There are more vacancies on the federal courts now than when Obama took office nearly four years ago. And he is the first president in generations to fail to put a nominee on the U.S. Court of Appeals for the D.C. Circuit, the second most influential court in the land and traditionally a training ground for Supreme Court justices. [...]Barnes points out that President Obama has lagged in making nominations, which is true, but Senate foot-dragging is the major contributor: "The average time from nomination to confirmation for a Clinton district judge was about three months. That grew to 154 days for a Bush nominee [...] compared to 223 days for Obama’s choices."
But, depending on what the Senate does in these final days, Obama’s record on the rest of the federal judiciary will show one more opening on the nation’s powerful 13 courts of appeal than when he took office, and more than a dozen additional vacant district court judgeships.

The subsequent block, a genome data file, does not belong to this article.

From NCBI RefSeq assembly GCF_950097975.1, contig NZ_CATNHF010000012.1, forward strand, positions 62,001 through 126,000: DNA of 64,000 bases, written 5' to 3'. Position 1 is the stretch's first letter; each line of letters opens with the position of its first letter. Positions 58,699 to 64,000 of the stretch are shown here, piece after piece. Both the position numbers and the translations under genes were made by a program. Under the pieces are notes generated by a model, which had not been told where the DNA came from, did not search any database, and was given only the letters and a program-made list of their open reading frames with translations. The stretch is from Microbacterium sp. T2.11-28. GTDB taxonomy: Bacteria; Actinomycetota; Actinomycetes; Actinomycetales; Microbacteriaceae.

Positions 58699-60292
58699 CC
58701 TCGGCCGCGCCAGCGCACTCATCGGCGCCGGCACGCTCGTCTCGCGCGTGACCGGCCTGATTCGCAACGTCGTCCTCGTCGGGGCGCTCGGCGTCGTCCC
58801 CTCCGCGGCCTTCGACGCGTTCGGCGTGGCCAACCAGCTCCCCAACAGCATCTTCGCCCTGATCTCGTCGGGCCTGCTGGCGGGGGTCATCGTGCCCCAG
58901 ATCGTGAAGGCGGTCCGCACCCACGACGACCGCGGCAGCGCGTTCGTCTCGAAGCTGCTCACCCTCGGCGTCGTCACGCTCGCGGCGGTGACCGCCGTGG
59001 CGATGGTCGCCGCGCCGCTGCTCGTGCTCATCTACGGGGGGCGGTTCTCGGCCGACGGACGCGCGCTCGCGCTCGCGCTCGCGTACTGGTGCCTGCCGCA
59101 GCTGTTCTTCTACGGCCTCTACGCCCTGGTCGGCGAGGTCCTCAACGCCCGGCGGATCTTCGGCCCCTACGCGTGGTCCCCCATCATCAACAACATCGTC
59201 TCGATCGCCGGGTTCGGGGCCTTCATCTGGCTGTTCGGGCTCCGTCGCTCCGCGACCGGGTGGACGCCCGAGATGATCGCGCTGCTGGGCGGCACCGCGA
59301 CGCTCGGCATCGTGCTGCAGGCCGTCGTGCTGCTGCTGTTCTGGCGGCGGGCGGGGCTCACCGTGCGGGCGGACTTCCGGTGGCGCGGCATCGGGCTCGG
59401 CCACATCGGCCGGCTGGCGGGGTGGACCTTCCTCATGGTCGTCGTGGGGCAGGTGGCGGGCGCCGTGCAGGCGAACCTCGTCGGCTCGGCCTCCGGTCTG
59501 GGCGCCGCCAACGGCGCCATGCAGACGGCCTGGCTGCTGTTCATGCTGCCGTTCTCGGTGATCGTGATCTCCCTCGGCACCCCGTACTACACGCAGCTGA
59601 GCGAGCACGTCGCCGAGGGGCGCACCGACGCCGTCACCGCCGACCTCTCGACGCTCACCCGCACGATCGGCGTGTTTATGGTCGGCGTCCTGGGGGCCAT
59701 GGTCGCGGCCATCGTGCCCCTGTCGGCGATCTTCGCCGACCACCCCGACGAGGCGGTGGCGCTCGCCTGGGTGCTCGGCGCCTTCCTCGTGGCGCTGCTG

Here's what the delays and footdragging on judicial nominations looks like in chart form:
Judicial nominations, of course, only tell a part of the obstruction story, but a key one. It's how Republicans have been working to make all three branches of government dysfunctional. According to the latest report from the Alliance for Justice, there are now 83 district and circuit court vacancies, and 34 of those vacancies are judicial emergencies.
This obstruction has to end, on nominations and on legislation, for the health of our democracy. For our government to function. The way to do it is with filibuster reform that will end the ease with which a single senator can grind the institution to a halt. If you haven't contacted your senators to urge them to support filibuster reform, please do.